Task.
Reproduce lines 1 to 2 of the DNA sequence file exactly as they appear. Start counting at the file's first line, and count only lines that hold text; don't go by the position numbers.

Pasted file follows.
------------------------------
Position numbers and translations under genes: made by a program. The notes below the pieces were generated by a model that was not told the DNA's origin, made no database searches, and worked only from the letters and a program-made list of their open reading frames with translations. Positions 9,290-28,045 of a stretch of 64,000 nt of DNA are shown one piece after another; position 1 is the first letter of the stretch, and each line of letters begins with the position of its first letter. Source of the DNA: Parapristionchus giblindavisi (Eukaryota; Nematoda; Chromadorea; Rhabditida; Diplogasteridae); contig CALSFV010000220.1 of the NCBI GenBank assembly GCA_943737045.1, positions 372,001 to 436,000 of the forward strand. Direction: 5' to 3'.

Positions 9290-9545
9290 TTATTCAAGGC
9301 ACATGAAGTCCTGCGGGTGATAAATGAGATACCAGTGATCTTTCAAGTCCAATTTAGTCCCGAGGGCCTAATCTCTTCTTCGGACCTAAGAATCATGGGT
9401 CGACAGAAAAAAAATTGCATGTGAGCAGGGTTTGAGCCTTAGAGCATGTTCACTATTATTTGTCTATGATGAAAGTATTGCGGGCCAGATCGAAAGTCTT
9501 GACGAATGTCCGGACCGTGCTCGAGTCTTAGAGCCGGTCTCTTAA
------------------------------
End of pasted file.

Position numbers and translations under genes: made by a program. The notes below the pieces were generated by a model that was not told the DNA's origin, made no database searches, and worked only from the letters and a program-made list of their open reading frames with translations. Positions 9,290-28,045 of a stretch of 64,000 nt of DNA are shown one piece after another; position 1 is the first letter of the stretch, and each line of letters begins with the position of its first letter. Source of the DNA: Parapristionchus giblindavisi (Eukaryota; Nematoda; Chromadorea; Rhabditida; Diplogasteridae); contig CALSFV010000220.1 of the NCBI GenBank assembly GCA_943737045.1, positions 372,001 to 436,000 of the forward strand. Direction: 5' to 3'.

Positions 9290-9545